Aftermarket Headlight Styles

If the headlight assemblies on your car or truck have become damaged, weather-worn, or simply dull and uninteresting to look at, there’s a wealth of aftermarket headlights replacement choices that will add a great deal of visual wow and stance to the front of your vehicle – at a lower cost than you might think. Aftermarket headlamp assemblies on the market today tend to be grouped into five main designations: “Projector” style, “Halo” style, “LED” style, “Euro” style, and “Factory” style. This can lead to confusion, because “Halo” style headlamp assemblies may also be equipped with projector lights and LED bulbs. Or, “Euro” style headlight assemblies may be equipped with halo rings, projector lights, and LEDs… or they may not be. To try to help you make a more efficient and productive search through the variety of styles offered, we’ve attempted to explain what each of the styles is best known for below. It’s important to remember that when features that define different styles overlap, the feature that’s most noticeable to the eye is the one that consistently wins out. We’ve left off xenon headlight assemblies because what makes them different is more than just stylistic. Xenon headlights operate using high voltage electrical arcs, and require the addition of separate igniters, wiring, and computer controls to function.


Projector Style Headlight Assembly

Shortly after the turn of the millennium, automakers began to breathe new styling life into plain-looking composite headlight assemblies that had become the norm since the 1980s. Instead of one solid-looking piece of frosted glass across the entire headlight assembly, clear outer lens covers were used along with multi-faceted projector beam style bulbs behind them.
Glancing at a projector headlight assembly, you’ll typically find stylish round cutouts for headlights, bright lights, turn signals, daytime running lights, and more - all of which are highly visible and styled to look like lenses that a laser beam might radiate from.

Because projector bulbs don't require bulky parabolic reflectors that traditional composite housings do, extra space is freed up for stylists to create futuristic headlamp designs that wouldn’t have been possible decades ago.


Halo Headlight Assembly

A halo headlight assembly features rings of light encircling round headlamp bulb openings inside the headlight assembly fascia. Pioneered by BMW on their 2001 5-series model, the “halo rings” themselves can use traditional incandescent bulbs, LED bulbs, or CCFL (Cold Cathode Fluorescent Lighting tubes) as a source of illumination.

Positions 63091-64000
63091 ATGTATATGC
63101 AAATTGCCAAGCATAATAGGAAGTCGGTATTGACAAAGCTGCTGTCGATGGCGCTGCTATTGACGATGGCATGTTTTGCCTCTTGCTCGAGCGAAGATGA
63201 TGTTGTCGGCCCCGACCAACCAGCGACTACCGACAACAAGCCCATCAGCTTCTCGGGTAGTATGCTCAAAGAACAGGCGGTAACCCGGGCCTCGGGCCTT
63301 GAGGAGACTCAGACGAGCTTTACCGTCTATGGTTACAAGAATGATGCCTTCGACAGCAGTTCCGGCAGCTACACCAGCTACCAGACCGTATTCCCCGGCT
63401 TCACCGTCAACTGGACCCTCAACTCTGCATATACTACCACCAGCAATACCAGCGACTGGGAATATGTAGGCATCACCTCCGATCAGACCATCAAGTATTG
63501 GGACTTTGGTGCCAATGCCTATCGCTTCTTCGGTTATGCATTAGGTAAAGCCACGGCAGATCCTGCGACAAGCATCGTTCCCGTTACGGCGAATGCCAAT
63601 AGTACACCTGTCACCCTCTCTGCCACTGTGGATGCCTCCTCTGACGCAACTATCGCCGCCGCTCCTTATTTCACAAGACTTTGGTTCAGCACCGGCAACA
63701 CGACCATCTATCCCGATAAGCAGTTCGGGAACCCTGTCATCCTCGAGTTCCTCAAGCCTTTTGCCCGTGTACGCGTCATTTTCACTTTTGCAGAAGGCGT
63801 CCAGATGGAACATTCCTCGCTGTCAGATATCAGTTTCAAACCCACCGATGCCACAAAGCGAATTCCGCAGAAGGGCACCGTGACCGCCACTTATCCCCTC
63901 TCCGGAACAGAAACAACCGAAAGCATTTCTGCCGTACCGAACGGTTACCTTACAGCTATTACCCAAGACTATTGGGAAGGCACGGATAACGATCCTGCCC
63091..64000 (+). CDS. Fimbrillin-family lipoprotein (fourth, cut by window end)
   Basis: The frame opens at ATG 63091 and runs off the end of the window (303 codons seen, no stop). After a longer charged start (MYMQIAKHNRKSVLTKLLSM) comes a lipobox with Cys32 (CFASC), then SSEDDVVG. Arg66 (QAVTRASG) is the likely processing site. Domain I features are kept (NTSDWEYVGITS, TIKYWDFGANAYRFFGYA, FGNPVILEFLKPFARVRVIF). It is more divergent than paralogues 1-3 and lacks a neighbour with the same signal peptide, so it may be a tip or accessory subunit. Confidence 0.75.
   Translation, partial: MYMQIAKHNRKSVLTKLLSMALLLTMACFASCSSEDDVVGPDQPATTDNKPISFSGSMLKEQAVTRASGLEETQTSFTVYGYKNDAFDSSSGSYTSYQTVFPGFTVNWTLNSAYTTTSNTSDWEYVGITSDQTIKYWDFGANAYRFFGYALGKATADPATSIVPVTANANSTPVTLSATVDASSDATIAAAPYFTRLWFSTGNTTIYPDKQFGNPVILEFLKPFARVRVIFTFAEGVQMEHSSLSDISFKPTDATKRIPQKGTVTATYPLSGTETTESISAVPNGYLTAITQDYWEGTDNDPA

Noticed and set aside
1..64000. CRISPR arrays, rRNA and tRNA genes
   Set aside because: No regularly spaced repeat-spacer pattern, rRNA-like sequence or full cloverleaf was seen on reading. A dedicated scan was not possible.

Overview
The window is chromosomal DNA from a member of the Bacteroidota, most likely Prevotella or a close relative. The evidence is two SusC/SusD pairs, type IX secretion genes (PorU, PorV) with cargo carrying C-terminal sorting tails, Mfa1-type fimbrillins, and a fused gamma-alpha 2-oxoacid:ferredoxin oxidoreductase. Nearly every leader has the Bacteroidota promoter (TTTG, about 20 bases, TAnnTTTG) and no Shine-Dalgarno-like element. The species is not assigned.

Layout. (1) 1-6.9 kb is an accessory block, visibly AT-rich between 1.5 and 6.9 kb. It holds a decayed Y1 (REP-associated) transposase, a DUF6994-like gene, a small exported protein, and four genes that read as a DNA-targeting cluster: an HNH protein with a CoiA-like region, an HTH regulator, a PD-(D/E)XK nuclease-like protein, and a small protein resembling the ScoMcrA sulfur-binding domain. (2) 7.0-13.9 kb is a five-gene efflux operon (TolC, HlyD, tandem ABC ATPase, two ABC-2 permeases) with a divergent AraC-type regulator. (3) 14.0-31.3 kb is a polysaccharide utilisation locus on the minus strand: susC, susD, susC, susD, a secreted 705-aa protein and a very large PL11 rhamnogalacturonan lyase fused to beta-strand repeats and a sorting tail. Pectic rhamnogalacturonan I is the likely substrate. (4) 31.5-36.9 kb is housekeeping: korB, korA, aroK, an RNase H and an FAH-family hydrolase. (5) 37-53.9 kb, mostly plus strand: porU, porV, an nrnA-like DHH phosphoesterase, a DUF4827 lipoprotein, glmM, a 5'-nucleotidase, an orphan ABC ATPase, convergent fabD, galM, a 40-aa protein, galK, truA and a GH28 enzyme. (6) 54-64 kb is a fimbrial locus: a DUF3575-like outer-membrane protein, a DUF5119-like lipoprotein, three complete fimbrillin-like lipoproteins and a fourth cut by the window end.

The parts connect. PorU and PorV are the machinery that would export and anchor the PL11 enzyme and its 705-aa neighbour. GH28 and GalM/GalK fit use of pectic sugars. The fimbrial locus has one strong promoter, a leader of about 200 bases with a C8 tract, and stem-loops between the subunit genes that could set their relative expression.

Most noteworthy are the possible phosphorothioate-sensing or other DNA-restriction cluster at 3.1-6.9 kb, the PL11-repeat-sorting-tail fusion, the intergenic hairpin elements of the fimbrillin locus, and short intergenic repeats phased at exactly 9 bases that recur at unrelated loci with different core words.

While halo headlight assemblies almost always feature projector-style headlights in them as well, the presence of the halo rings usually supercedes the projectors – leading to them being described as “halo” headlights by users instead of “projector” headlights.


Led Style Headlight Assembly

LED (Light Emitting Diode) headlight assemblies were pioneered by Audi for the 2008 model year. While this style of headlight assembly typically features multiple LED bulbs as a decorative addition, the main headlight bulbs themselves are usually not LEDs. Whether the headlight bulbs that provide the main source of illumination at night are traditional incandescent bulbs or other, a headlight assembly with a strip of LEDs below or around the main headlight is referred to as an LED style headlight assembly.

While LED bulbs are starting to become available as headlight bulbs, they’re still not prevalent at this time – serving primarily as decorative daytime running lights, and as front turn signal indicators due to their ability to display an array of colors.


Euro Style Headlights

European style headlight assemblies may contain conventional parabolic type headlight reflectors with original style bulbs or projector headlights with Halogen, HID or even LED bulbs. The “Euro” designation that sets them apart is the fact that the piece surrounding the various lights and reflectors inside the assembly is finished in a more stylish black or chrome instead of clear or plain-looking silver. The lens cover on Euro headlight assemblies may be smoked and appear darker, or it may be clear.

Whether Euro style headlamp assemblies feature additional styling touches such as halo rings or LEDs doesn’t matter – the difference lies in the background piece standing out, not blending in.


Factory Style Headlight Assembly

As the title suggests, factory style headlight assemblies are built to look exactly like original equipment ones and are usually always the most practical cost replacement option should one become damaged or worn out. Factory style headlamp assemblies built by the same manufacturer that supplied them to the automaker to install on the assembly line are known as “OEM”, short for original equipment (manufacturer). For example, a General Motors dealership will typically sell only OEM parts that they get directly through General Motors channels, and no other.
Factory style headlamp assemblies manufactured by other aftermarket headlights manufacturers are known as “OE”, short for original equipment. While they were not actually authorized to be installed as original equipment on the assembly line, they are designed to match manufacturer specifications when it comes to looks, dimensions, and function. Well-made aftermarket factory style headlight assemblies are a great way to bypass manufacturer and dealership markups, and save money.

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Ever since BMW introduced "halo" headlights to serve as daytime running lights on their 2001 5-series, rings of light encircling round headlamp bulb...